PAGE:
2011-12 Exit Analysis: Andreas Nodl

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Photo by Jamie Kellner. All rights reserved.

The waiver wire always has a few surprises each year. Sometimes a player who is completely useless will end up there and other times, someone who could provide a big help to your team can be found on waivers for no cost. In the case of Andreas Nodl, he helped out the Hurricanes a lot more than one would think, but his production was in line with what most would expect from a waiver claim.

Nodl was initially put on waivers in late November by the Philadelphia Flyers to "gauge interest" and the Hurricanes took this opportunity to claim him. He was primarily used with the Flyers as a defensive third liner but was given time with more high-end players such as Mike Richards, as well. Carolina was in need of stronger defensive forwards, so he filled a team need at the time but it took awhile for him to fit into the system.


During his first month here, Nodl was mainly used on the fourth line and didn’t make much of an impact, but an injury to Patrick Dwyer made head coach Kirk Muller use him in a bigger role. It didn’t take long to see that Nodl’s defensive strengths made him a great fit for the third line with Brandon Sutter and that is where he found himself for the rest of the season.

After the jump, we will review Nodl’s performance with the Hurricanes this season and discuss what he could bring to the team next season.

Basic Stats:


GP G A P +/- PIM PPG SHG GWG GTG SOG PCT
2011 - Andreas Nodl 60 3 5 8 -5 8 0 0 0 66


The Good:

Nodl is a very sound defensive player and once he was added to the third line, it became a very good shutdown unit. The Hurricanes surrendered only five even strength goals when Sutter and Nodl were on ice together. He had similar success when he played with Patrick Dwyer as those two were on ice for only four goals against. Remember, since he was playing with Sutter & Dwyer, it means that he was being used regularly against opposing team’s top-lines and regularly starting most of his shifts in the defensive zone. Being on ice for such a low amount of goals against while playing in those situations is not an easy task.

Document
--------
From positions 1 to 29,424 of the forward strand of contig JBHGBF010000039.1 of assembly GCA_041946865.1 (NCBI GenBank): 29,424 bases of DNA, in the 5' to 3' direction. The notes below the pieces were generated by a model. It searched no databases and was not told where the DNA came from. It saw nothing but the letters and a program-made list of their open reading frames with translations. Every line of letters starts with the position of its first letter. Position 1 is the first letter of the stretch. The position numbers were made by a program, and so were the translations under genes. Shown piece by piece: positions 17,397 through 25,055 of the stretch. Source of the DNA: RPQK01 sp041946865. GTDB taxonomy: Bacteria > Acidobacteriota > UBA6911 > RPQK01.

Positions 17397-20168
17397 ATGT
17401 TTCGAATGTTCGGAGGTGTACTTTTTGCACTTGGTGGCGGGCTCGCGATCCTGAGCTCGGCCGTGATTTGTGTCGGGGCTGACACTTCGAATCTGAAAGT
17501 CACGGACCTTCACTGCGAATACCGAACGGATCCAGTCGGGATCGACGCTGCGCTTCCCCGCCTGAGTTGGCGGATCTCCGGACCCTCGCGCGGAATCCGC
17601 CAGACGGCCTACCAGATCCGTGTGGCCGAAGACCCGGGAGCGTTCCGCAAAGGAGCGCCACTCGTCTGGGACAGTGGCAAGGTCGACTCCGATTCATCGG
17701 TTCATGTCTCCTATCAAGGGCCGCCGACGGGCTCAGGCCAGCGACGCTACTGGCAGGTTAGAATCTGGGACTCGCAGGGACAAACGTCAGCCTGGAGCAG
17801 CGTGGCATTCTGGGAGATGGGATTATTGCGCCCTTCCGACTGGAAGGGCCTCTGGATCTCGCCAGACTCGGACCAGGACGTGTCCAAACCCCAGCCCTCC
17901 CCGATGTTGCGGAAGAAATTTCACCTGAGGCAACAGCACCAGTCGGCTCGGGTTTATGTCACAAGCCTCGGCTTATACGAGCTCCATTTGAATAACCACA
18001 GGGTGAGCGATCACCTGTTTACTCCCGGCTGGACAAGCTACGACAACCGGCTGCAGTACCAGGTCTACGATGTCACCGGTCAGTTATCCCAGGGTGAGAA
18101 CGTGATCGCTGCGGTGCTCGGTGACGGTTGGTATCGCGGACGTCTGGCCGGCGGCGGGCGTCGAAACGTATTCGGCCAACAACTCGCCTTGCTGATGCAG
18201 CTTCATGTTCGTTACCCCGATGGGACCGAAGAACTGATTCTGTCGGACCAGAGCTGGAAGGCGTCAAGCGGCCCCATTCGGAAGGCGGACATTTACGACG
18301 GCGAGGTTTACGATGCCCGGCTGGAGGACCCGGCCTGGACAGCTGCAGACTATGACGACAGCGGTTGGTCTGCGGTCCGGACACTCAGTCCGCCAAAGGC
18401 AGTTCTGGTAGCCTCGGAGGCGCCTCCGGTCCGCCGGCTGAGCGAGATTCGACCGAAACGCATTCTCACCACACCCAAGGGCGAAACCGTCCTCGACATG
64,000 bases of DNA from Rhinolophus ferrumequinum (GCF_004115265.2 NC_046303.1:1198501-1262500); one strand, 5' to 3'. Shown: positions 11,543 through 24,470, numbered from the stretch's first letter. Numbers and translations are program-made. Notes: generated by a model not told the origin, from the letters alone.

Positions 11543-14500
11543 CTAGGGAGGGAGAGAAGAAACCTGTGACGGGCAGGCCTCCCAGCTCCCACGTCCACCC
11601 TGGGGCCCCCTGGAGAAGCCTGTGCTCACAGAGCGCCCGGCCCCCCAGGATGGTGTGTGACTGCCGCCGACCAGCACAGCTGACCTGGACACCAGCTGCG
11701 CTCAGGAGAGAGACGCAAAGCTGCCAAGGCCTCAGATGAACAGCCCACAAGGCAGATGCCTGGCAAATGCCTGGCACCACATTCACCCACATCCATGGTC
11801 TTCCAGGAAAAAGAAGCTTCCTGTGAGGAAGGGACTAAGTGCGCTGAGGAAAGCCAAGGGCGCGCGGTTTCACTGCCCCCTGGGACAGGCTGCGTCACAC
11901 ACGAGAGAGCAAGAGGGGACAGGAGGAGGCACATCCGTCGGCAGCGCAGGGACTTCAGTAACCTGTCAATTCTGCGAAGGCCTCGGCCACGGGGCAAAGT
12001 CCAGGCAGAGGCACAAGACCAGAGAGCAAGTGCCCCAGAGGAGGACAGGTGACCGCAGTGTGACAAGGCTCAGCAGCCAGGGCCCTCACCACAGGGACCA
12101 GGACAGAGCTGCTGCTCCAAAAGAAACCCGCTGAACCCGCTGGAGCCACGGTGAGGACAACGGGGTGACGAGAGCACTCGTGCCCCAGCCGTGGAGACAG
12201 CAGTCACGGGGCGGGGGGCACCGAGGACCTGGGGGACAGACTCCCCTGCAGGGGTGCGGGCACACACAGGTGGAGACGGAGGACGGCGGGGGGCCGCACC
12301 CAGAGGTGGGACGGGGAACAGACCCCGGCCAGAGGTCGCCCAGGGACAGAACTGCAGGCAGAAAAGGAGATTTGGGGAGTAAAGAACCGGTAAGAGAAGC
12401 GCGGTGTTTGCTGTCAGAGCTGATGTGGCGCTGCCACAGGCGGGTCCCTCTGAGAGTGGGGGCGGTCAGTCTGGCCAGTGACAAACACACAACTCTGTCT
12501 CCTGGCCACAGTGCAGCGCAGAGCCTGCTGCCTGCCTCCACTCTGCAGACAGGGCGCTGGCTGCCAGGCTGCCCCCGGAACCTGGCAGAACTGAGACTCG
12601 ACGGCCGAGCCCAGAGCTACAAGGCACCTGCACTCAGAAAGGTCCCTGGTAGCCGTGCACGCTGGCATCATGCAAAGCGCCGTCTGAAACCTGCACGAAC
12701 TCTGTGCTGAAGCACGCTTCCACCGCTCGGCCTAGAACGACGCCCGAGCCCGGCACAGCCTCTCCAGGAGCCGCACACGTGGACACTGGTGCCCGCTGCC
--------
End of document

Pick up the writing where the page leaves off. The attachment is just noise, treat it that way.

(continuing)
Another promising thing is that Nodl’s shot-based metrics (Corsi/Fenwick) didn’t drop off too much when he was playing away from Dwyer and Sutter. It shows that he wasn’t completely reliant on those two to be successful. This is a good thing because when it came to playing defense, Nodl did a fine job. He was on ice for the fewest amount of even strength shots against at even strength relative to his ice time. Nodl was also very good at preventing scoring chances against, and was one of the team's better forwards in that category.

Nodl’s role on the team is actually very similar to Dwyer’s in the sense that his primary job is to defend and do his best to halt opposing top lines. He plays a responsible type of game and rarely gets himself out of position, so he is perfect for this kind of role.

The Bad:

The other area where Nodl is similar to Dwyer is that his offensive production was almost non-existent. He had only three goals and eight points in 60 total games (48 of which were with Carolina) and his scoring rate at even strength was among the lowest on the club. One could blame his low point production on poor shooting luck but Nodl didn’t exactly get the puck to the net that much either (60 shots in 48 games with Carolina). He also wasn’t very strong when it came to driving the play forward, which is partially due to the situations he plays in but his lack of offensive production was another factor.